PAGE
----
Beijing: Scientists from China and the US have completed sequencing the genome of Mongolians living in northwestern Chinese province of Qinghai and the findings were expected help to treat altitude-related diseases.
The sequencing and drafting of the genome was published Thursday in the science journal PLoS Genetics.
The research is expected to aid in the treatment of altitude-related diseases, state-run Xinhua news agency reported.
A team consisting of researchers from the Medical College of Qinghai University and the University of Utah spent four years sequencing the genome.
The team studied 42 Mongolians living at an altitude of 3,000 meters and compared them with 300 people of nine populations from elsewhere in Asia and Europe.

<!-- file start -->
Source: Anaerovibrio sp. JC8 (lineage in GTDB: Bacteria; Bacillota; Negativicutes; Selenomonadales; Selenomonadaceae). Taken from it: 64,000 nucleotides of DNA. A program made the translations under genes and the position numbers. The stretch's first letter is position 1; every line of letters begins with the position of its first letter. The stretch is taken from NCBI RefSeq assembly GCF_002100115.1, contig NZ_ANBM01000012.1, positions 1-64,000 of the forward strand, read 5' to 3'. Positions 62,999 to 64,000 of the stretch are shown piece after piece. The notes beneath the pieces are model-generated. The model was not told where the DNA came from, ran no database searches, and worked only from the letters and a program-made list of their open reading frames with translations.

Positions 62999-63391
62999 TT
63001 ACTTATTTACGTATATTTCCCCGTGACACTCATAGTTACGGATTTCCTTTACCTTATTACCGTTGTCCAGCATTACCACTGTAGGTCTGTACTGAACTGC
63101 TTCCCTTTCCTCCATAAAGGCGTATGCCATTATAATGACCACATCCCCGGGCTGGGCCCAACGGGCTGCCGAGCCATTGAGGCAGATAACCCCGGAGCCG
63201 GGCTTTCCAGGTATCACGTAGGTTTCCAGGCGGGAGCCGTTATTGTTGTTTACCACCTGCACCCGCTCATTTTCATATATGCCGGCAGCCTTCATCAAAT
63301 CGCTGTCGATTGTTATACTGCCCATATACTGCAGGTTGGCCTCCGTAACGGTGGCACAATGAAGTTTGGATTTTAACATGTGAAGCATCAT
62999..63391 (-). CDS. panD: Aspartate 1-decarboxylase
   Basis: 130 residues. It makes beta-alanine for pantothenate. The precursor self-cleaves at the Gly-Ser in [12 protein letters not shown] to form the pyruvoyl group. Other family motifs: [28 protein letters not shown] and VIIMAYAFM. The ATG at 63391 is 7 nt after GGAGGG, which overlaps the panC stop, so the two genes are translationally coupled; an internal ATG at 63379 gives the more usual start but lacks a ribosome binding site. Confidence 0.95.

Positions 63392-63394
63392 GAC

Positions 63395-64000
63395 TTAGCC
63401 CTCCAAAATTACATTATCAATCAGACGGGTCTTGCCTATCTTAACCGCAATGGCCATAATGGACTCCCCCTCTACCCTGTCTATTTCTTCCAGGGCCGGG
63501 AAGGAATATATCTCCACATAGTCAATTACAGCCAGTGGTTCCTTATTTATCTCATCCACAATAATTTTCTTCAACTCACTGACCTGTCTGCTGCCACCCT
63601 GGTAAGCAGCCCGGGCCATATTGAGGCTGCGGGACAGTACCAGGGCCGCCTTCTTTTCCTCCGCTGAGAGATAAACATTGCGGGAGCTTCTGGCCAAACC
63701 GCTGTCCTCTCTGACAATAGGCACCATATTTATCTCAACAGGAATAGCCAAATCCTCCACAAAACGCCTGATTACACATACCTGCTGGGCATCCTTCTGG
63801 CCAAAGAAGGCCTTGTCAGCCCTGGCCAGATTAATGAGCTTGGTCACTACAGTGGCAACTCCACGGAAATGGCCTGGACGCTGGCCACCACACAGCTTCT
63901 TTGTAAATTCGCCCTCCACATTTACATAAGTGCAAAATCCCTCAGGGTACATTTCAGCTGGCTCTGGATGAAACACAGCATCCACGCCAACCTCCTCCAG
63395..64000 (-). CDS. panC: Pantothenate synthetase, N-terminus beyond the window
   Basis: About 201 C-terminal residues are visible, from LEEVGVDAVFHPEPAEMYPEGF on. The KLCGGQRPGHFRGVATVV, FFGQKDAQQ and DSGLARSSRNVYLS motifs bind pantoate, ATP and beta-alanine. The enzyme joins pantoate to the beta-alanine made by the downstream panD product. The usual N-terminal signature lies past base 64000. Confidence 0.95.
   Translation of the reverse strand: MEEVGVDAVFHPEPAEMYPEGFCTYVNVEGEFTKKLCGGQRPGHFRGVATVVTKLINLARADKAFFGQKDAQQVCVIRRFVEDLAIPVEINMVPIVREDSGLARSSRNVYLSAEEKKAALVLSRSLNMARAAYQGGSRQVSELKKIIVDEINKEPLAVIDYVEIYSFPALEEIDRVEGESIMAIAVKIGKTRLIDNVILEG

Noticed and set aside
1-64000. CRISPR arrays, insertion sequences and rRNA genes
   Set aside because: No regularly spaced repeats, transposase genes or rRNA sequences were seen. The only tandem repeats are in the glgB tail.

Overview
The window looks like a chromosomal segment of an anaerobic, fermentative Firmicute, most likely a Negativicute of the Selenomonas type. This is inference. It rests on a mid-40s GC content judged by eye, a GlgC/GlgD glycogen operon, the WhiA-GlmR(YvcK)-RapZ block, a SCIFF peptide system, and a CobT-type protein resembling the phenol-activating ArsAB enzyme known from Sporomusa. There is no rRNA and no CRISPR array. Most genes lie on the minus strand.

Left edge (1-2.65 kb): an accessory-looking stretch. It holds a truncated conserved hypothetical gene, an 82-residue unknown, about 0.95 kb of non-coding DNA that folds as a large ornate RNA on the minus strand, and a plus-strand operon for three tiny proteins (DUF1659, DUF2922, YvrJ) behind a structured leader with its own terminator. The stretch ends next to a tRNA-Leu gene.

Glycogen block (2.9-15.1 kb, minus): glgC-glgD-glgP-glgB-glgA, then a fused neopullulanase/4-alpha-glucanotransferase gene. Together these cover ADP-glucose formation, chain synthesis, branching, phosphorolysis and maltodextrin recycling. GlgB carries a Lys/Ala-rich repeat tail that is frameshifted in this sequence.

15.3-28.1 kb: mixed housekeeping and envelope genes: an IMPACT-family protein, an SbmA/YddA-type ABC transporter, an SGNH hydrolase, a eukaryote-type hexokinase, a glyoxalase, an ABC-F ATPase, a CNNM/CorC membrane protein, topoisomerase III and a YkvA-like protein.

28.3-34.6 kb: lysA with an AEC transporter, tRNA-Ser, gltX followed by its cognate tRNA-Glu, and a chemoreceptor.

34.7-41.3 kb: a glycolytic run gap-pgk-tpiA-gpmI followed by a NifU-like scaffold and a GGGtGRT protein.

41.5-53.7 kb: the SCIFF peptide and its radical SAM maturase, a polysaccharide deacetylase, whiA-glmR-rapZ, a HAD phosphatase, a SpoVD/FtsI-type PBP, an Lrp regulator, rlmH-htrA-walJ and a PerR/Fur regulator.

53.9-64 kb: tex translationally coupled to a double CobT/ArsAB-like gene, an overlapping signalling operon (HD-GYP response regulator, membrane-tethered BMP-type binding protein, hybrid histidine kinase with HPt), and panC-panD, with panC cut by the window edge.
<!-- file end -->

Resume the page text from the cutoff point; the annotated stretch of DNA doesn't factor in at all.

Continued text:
More than 300 genes, or two percent of the genome, varied greatly from those of other populations and helped the Mongolians adapt to the region`s plateau environment, said Gerili, director of the Research Center for High Altitude Medicine at Qinghai University.
The findings will aid in the understanding of the body`s low-oxygen response system and help researchers find new ways to prevent and treat high-altitude sickness and other illnesses that occur in low-oxygen environments, Gerili said.
Gerili said the team found that the Mongolians of Qinghai share some genes with Tibetans, adding that cross-ethnic communication with Tibetans also helped the Mongolians adapt to their environment.